Telomere dysfunction appears to increase in primates with physiological ageing [15], and has been linked to p53 and p16INK4a activation. Telomeres are nucleoprotein structures that act to protect chromosome ends from degradation. They are composed of numerous 5′ TTAGGG 3′ repeats (in vertebrates), a 3′ G-rich overhang and the protein complex named shelterin (reviewed in [16]). Telomeres shorten with each round of cell division due to the inability of DNA polymerase to completely copy terminal linear DNA sequences. Telomere shortening is thought to limit proliferative capacity, and therefore may serve as a barrier to turmorigenesis, at least in the context of intact p53 function. Telomerase is a specialized RNA-protein complex that synthesizes telomere repeats de novo and maintains telomere length during cell division. Telomerase is expressed in germ cells but is absent in most human somatic tissues [5]. Critically shortened telomeres cannot be bound by the shelterin complex and form uncapped telomere ends, which are subsequently recognized as double strand breaks (DSBs) and cause initiation of DDR.

Several lines of evidence have suggested that telomere dysfunction may contribute to human ageing. Telomerase-deficient mice that have been serially backcrossed to harbor human-length telomeres demonstrate regenerative failure in multiple organs due to a decline in stem cell proliferative capacity and tissue repair ability [17], showing that telomere dysfunction can induce aspects of the impaired tissue regeneration characteristic of human ageing. Likewise, while humans with WRN deficieny exhibit a profound progeria, Wrn-deficient mice do not appear progeroid except in the setting of shortened telomeres [18]. In the immune system, telomerase is required to maintain HSC lifespan during serial transplantation [19] and to prevent ageing-related abnormal B cell and myeloid hematopoiesis in mice [20,21••]. In addition, human CD28 negative T cells, which have lost optimal telomerase activity, accumulate in vivo with age and display impaired function [22], and the overexpression of telomerase or activation of telomerase using small molecules partially rescues these defects [22,23•]. Patients with dyskeratosis congenita (DKC) and other diseases that harbor genetic defects in telomerase activity also display some features of premature ageing (reviewed in [16]). In particular, some DKC patients exhibit immune ageing phenotypes, such as lymphopenia and lymphocyte hypo-proliferation [24].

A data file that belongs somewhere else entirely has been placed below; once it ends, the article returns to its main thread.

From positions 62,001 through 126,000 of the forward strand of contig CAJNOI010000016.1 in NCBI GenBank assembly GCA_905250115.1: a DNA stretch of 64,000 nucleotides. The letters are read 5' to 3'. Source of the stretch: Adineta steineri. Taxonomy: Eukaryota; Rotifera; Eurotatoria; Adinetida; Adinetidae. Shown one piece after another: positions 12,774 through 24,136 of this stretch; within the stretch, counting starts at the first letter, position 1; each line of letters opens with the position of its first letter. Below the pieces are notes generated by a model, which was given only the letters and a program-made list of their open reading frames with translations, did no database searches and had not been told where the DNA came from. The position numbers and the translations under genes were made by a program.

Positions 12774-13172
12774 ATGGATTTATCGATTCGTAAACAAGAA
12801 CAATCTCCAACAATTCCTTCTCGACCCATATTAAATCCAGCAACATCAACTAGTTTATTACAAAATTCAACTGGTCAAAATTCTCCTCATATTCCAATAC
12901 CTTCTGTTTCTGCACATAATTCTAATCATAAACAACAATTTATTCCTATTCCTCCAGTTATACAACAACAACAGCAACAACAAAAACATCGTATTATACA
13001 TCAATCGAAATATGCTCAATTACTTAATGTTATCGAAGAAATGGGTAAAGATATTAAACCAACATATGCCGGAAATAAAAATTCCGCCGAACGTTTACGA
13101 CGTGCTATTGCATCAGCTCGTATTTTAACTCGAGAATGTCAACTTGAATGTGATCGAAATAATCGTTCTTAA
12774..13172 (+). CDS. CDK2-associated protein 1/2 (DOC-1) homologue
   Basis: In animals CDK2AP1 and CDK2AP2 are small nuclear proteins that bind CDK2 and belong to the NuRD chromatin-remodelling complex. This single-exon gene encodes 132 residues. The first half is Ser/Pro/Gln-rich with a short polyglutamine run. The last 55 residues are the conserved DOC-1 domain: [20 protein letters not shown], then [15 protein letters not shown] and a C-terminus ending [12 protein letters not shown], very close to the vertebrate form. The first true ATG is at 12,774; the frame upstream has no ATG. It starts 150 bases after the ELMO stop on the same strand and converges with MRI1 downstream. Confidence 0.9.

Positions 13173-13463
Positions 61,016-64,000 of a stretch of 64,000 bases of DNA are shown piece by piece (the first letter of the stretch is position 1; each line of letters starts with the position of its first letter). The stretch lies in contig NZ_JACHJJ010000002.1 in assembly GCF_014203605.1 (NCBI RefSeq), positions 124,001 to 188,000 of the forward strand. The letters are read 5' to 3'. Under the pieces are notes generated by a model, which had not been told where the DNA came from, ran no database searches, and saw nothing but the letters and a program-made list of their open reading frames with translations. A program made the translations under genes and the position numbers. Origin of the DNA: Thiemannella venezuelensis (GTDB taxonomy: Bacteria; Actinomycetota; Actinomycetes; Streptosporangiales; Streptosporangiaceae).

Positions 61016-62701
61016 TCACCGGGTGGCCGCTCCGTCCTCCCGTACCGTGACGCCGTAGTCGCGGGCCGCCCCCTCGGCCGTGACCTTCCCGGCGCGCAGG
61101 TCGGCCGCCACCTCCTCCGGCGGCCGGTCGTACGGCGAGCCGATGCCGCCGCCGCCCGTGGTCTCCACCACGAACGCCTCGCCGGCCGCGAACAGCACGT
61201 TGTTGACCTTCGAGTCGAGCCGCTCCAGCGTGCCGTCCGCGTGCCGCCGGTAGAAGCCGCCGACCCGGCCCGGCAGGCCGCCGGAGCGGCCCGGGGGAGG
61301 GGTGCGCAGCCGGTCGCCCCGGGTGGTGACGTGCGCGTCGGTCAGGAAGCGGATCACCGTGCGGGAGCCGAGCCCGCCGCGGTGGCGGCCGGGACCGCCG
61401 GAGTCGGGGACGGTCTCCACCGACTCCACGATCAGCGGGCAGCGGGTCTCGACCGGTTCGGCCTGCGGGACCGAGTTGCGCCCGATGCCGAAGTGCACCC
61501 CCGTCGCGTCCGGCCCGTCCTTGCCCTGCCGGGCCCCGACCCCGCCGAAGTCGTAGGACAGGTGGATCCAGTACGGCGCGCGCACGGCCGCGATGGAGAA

On the other hand, evidence has suggested that many aspects of ageing can occur in the absence of telomere dysfunction, and it is not clear if telomeric signals usually contribute to human ageing under physiological settings. For example, mean telomere length correlates poorly with ageing [25,26], and telomere shortening is only weakly associated with most common human age-associated diseases [2729]. Secondly, while normal inbred mice demonstrate many familiar aspects of mammalian ageing, this appears to be almost entirely telomere-independent, as telomerase-deficient mice demonstrate only subtle abnormalities with regard to ageing [17]. Moreover, as in Terc-deficient mice, phenotypes of telomerase deficiency in humans are generally seen in patients who also inherit shortened telomeres from parents with telomerase deficiency (termed ‘anticipation’) (reviewed in [16] ). Thirdly, other than perhaps cirrhosis, classic ageing phenotypes such as atherosclerosis, type 2 diabetes mellitus, osteopenia, or neurodegenerative disease have not yet been reported in human patients with telomerase deficiency. That is, humans harboring sufficient telomere dysfunction to induce overt disease such as aplastic anemia and pulmonary fibrosis do not exhibit a segmental progeria akin to that seen in WRN patients. We believe these data for and against the role of telomere dysfunction in human ageing, when taken in aggregate, suggest that telomere dysfunction likely contributes to age-associated phenotypes in humans, but it still remains unclear as to whether telomere dysfunction plays a major or minor role in these processes.